The sandpit of this blog title is at my house. It was built (by Bernard and me. I think Michael might have helped) when Elanor was four, and was a huge attraction when the children were young. I had other people's children in my garden for seven years - and they also enjoyed the sandpit in its time. (Ok, they went home nights.)
Last year "the sandpit" underwent a major transformation. I had stopped looking after little kids at home, and it became a vegetable garden.
So, if a great deal of forethought had been used, I would have had a 'before', 'during' and 'after photos. I didn't, so I'll just have to paint you a word picture.
The sandpit was pretty neglected for a year before I decided to give it a new life. Weeds (parsley!), old toys and junk. Yuk!
I googled, and obviously one should add lots of composted matter as the dirt was, by definition, 'sand'. Not ideal for growing plants, although definitely free-draining! One site also suggested lots of shredded newspapers on the sand before adding compost. And advised on what to plant in a shady (semi-shade in summer only) spot.
I didn't have enough compost to fill a volume 2m x 1.5m x 40cm all at once - that's a LOT of compost! So I hit on using a plank to section of 1/3 of the space first and plant that up. A few months later I had enough to fill a 2nd 1/3.
(Actually, I was impatient and hadn't left my compost to 'cook' long enough, so I spent 2 months pulling out little pumpkin seedlings which weren't part of the planting plan. That was kind of funny, and they've stopped turning up now.)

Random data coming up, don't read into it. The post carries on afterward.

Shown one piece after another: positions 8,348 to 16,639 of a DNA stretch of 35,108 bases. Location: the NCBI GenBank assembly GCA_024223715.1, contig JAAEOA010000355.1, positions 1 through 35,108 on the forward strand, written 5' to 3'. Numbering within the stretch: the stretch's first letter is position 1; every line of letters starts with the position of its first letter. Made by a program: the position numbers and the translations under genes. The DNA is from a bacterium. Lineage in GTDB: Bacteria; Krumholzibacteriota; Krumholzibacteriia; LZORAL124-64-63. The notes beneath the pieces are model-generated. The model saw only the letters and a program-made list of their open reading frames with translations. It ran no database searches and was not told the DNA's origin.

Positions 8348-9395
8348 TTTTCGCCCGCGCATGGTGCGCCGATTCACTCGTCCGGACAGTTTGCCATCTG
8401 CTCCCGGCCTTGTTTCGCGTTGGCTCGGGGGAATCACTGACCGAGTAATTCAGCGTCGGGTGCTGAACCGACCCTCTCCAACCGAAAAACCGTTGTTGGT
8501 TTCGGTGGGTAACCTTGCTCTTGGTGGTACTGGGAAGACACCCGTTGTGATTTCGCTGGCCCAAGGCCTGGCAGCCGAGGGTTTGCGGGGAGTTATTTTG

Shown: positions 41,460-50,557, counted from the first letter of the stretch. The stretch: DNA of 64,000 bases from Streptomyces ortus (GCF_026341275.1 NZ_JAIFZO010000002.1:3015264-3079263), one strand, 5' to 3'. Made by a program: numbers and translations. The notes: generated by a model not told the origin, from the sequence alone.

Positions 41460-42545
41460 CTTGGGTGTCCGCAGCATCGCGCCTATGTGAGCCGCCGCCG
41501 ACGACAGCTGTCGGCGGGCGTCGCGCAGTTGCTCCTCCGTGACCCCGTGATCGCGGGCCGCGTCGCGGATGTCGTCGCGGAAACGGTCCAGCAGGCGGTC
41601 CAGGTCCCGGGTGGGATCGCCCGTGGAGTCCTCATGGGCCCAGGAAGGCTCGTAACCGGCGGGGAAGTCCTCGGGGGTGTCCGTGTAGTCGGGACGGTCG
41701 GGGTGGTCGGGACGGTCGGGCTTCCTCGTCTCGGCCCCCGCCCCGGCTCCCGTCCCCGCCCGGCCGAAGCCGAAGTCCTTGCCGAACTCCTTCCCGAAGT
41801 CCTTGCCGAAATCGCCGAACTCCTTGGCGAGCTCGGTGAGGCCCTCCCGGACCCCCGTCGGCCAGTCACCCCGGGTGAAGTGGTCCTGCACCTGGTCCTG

So the funky tiered look is more by luck than design, but I quite like it. I planted lots of little seedlings - lots from the garden centres, and then some I'd raised from seed. And a few months later it looked green and lush!
This sandpit garden has been giving me all the leafy greens we can manage to eat, and means I can use the sunny vege garden for things that really need the sun. (Oh, and the patch of silverbeet and spinach that I planted in the dead of winter and is still going strong.) I'll be really interested to see how long it keeps producing.
Now, instead of sitting in the sun digging a hole and filling it with water, I'm more likely to be pulling weeds, tending baby plants and picking food. And of course lots of messing about with mud and water. Still just as much fun.